In Britain, a Downing Street spokesman has said the government fully supports the United States' action, calling it an appropriate response to the "barbaric chemical weapons attack."
    Over in France, foreign minister Jean-Marc Ayrault said the country was given a heads up before the strikes were launched. He said the strikes are a "warning" to a "criminal regime."
  • Branches of the Canadian government speak out ...

    ... about four hours after request for comment but they don't have much to say. A spokesperson for National Defence said CAF personnel weren't involved in the strike.
    As for foreign affairs, this is what their spokesperson had:
    Canada continues to condemn in the strongest of terms chemical weapons attacks against Syrian civilians.
    We have been in touch with our U.S. counterparts.
    We support efforts to stop these atrocities, and we will have more to say in the morning.
    Trudeau was in New York today, as we heard earlier, and is due in Nova Scotia tomorrow. He has yet to speak out.
    Some countries were given a heads up before the strikes were launched. It will be interesting to know if Canada was one of those countries.
    by Haydn Watters edited by nicole.ireland 4/7/2017 5:41:58 AM
    • Associated Press

    What does the strike mean for U.S.-Russia relations?

    A senior Russian lawmaker says that U.S. strike on Syria likely has put an end to hopes for Russia-U.S. cooperation in Syria.
    Konstantin Kosachev, the head of the foreign affairs committee in the Kremlin-controlled upper house of parliament said on his Facebook that the prospective U.S.-Russian anti-terror coalition has been "put to rest without even being born."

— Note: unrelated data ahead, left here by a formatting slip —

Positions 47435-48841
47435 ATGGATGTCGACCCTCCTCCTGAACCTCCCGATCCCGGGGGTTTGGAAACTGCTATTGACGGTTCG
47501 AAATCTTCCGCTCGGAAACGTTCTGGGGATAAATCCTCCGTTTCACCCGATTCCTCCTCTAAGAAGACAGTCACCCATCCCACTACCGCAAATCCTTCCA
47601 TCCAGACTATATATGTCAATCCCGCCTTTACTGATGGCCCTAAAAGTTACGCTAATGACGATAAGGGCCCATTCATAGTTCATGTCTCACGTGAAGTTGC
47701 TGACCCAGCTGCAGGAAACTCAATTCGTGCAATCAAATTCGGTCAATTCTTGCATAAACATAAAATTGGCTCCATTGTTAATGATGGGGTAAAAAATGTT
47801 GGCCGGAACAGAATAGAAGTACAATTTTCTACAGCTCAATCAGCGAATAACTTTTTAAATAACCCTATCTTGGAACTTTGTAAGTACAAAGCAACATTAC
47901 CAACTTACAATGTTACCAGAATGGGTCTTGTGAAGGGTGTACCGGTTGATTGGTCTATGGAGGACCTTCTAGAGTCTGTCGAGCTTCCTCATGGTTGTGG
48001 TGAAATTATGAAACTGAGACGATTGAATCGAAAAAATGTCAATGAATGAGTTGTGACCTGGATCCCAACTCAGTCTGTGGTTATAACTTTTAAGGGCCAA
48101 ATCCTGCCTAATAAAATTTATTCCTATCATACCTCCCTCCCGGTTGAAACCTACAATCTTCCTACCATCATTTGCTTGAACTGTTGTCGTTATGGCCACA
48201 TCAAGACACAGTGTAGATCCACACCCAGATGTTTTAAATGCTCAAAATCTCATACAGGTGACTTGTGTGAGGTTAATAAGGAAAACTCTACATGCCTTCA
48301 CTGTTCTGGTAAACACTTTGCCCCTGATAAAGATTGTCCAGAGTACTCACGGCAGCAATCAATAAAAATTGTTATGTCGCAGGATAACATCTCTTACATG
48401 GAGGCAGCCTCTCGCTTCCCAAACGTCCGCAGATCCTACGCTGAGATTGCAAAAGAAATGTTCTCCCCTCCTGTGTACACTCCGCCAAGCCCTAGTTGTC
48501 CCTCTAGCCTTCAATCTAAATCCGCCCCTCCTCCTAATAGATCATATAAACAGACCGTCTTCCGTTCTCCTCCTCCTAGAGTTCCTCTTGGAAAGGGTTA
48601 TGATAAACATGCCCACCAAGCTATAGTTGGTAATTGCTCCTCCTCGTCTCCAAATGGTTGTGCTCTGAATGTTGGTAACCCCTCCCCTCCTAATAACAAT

Kosachev added that "it's a pity," suggesting that Trump had been pressured to act by the Pentagon.
    He added that while "Russian cruise missiles strike the terrorists, U.S. missiles strike Syrian government forces who are spearheading the fight against the terrorists."
  • Outside the White House

    A member of the secret service guards the White House shortly after Trump made the announcement that missiles had been fired.
    Trump's not there though. He's in Florida at his Mar-a-Lago resort, where he met with the Chinese president on Thursday.
    (Nicholas Kamm/AFP/Getty Images)
  • Syrian army evacuation?

    Al-Mayadeen, a news network in Lebanon, is reporting that the Syrian army command had evacuated most of its warplanes from the Shayrat airbase before the missiles struck.
  • Conflicting reports about how many have died

    It is still early but the total number of those who died is either four or five people, depending on who you talk to.
    Talal Barazi, the governor of Homs province where the missiles landed, told the Associated Press that the strike killed three soldiers and two civilians.
    A Syrian opposition monitor said the attack killed four soldiers, including a general.
    There are also people who were wounded by the strikes but there are no concrete figures on how many just yet.
    • Thomson Reuters

    Putin thinks the strikes are illegal

    We've got Russian reaction from President Vladimir Putin now. Here's the latest, via Reuters.
    "Putin believes that U.S. cruise missile strikes on a Syrian air base broke international law and have seriously hurt U.S.-Russia relations, news agencies cited the Kremlin as saying on Friday.
    Putin's spokesman Dmitry Peskov was cited as saying that the Russian leader, a staunch ally of Syrian President Bashar al-Assad, regarded the U.S. action as "aggression against a sovereign nation" on a "made-up pretext" and as a cynical attempt to distract the world from civilian deaths in Iraq.
    Peskov was quoted as saying that Russia did not believe that Syria possessed chemical weapons and that the U.S. move would inevitably create a serious obstacle to creating an international coalition to fight terrorism, an idea that Putin has repeatedly pushed.
    by Haydn Watters edited by nicole.ireland 4/7/2017 6:09:24 AM
  • Missing Tillerson?

    I talked about U.S. Secretary of State Rex Tillerson and his reaction to all of this earlier in this live blog. Tillerson is set to head to Russia next Tuesday, the first visit to Russia by a Trump administration official.
    If you missed it earlier in the night, you can read what Tillerson had to say about the strikes here: 

    Tillerson calls U.S. missile attack 'proportional' and 'appropriate' given Assad's 'heinous act'